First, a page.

Caldwell Library Becomes Local Historic Landmark

By Maryanne Christiano-Mistretta

On Feb. 7, The Caldwell Public Library became a local historic landmark and was granted all of the protections of “historical” status.

The final passage was held at the Caldwell Town Council meeting at the Caldwell Municipal Building.

After pros and cons were discussed with the Board, the vote was unanimous according to library director Claudine Pascale.

She said she was surprised and pleased because this happened during their centennial year.

“It’s great timing,” she said. “It’s very special for us to have during our centennial year. And a beautiful library should be preserved.”

The official dedication is set to be held on Sun., April 30, with a plaque dedication put on the side of the building to let everyone know of the historical status.

“It’s a great way to recognize the history of the building,” said Pascale. “There’s a lot of history in the area. Grover Cleveland’s birth place is right across the street.”

Pascale, a Verona resident who has been with the Caldwell Public Library for a year and a half, hopes to engage the community in all celebrations. Later this year, the library staff will be burying a time capsule. And in June the library is hosting a birthday party for the library and residents of the West Essex area who are 90-years-old and up.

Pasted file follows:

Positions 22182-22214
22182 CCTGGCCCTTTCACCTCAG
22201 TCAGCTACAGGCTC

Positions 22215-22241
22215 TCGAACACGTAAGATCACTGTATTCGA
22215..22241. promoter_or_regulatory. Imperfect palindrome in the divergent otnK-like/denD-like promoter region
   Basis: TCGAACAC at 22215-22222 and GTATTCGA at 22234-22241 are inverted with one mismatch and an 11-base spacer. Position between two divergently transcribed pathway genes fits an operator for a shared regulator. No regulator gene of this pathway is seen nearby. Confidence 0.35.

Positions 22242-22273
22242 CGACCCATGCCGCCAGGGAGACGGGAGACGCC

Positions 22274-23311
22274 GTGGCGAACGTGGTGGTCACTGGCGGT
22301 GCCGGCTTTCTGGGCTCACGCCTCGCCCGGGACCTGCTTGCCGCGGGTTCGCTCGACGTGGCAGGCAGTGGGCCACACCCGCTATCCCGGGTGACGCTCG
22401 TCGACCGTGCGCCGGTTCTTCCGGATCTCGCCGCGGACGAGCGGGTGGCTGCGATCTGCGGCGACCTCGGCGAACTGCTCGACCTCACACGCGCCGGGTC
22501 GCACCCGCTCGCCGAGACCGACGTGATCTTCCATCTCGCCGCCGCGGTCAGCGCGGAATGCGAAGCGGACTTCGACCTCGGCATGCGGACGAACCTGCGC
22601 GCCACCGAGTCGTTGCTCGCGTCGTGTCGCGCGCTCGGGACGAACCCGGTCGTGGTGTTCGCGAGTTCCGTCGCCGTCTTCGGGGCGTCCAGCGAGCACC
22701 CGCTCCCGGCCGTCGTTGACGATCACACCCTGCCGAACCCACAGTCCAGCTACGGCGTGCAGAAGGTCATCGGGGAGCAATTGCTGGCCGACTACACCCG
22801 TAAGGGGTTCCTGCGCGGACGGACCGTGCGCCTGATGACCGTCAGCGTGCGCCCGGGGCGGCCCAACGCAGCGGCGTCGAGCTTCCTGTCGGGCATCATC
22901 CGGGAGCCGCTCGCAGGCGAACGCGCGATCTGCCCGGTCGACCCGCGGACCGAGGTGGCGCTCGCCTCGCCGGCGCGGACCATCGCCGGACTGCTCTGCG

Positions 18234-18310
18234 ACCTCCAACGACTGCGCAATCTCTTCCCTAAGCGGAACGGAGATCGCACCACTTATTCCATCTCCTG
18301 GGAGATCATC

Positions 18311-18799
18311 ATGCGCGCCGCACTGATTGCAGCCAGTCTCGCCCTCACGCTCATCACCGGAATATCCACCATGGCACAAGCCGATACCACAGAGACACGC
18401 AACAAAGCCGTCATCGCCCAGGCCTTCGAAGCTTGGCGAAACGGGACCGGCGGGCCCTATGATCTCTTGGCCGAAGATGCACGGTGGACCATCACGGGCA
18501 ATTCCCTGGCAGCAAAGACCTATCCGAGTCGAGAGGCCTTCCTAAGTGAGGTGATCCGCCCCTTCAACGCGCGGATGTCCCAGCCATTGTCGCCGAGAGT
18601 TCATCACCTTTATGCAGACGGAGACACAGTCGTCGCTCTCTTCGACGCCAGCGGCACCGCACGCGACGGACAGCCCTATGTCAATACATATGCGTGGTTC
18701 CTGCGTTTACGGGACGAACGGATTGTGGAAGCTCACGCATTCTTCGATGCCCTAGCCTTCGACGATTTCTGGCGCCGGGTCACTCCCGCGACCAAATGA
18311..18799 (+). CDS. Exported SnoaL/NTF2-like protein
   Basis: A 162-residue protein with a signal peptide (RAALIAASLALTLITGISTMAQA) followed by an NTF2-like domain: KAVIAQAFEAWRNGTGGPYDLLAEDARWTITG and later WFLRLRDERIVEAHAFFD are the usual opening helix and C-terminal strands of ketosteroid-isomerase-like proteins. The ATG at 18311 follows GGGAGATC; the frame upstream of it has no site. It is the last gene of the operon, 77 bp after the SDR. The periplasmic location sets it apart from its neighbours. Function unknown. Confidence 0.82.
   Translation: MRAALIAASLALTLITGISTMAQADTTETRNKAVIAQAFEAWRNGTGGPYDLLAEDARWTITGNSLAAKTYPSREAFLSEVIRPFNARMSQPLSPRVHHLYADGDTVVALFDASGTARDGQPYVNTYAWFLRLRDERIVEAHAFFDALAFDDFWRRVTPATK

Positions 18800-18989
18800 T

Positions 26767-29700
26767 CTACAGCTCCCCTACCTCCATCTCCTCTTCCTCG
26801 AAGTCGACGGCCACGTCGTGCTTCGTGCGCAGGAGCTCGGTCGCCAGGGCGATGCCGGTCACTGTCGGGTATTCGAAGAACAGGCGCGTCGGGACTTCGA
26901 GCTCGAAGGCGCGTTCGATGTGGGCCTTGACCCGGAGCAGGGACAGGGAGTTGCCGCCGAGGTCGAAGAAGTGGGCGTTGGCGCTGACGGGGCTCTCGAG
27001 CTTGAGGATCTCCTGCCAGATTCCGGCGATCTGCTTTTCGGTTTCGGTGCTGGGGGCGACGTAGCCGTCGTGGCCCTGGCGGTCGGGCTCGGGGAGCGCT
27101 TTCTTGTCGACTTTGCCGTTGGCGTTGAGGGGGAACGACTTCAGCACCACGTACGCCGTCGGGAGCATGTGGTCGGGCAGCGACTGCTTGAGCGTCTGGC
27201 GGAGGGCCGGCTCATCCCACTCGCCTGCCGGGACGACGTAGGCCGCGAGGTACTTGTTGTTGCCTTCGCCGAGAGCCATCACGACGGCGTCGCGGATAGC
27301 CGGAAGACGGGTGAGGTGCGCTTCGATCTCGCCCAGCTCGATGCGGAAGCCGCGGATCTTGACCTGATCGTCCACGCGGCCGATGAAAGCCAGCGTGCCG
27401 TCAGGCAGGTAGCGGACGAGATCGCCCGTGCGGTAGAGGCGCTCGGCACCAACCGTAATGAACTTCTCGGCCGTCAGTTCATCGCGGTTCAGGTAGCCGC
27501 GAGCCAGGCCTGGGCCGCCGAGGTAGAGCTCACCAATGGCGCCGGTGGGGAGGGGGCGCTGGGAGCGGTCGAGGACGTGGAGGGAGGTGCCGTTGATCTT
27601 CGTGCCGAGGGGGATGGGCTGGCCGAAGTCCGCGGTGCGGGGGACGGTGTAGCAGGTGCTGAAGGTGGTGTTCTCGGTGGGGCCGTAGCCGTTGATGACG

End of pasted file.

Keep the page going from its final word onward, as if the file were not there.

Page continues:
Each month they will also be holding local history lectures.

“We’re looking to celebrate the rich history of this area,” Pascale said. “Our local collection is open to the public. We’re having a lot more events, hoping people will come in and use this wonderful resource.”

According to Pascale, the library, which opened its doors in 1917 was one of 36 libraries in New Jersey that was built with funds from the Carnegie Foundation. Only 13 of those buildings still stand.

A grant was received from the Carnegie Foundation in 1907 and World War I began so the plans were temporarily put on hold.

While there’s always the possibility of the Caldwell Public Library becoming a “national” landmark, Pascale said, “At the moment, that’s not something we’re pursuing.”

During a Town Council meeting prior to the Caldwell Public Library becoming a local historic landmark, Historic Preservation Commission Chair Bob Kaplan stated that the commission gathered that three other local buildings in Caldwell are worthy of historical status: the National State Bank on the corner of Bloomfield and Central Avenues, a house at 73 Arlington Ave., and a house at 30 Smull Ave.; though the National State Bank building is at risk because it’s vacant and for sale, stated Kaplan.

The Caldwell Public Library Foundation Board of Trustees includes: Co-Presidents Susan Gartland and Michael Stewart; Treasurer Linda Havel; and members, Linda Stewart, William Downey, Paul Kotlewski, Maureen Mingle, Cathy McHugh, Dolores Strus, and Janet and Bob Markman.

For more information, visit the Caldwell Public Library website at:

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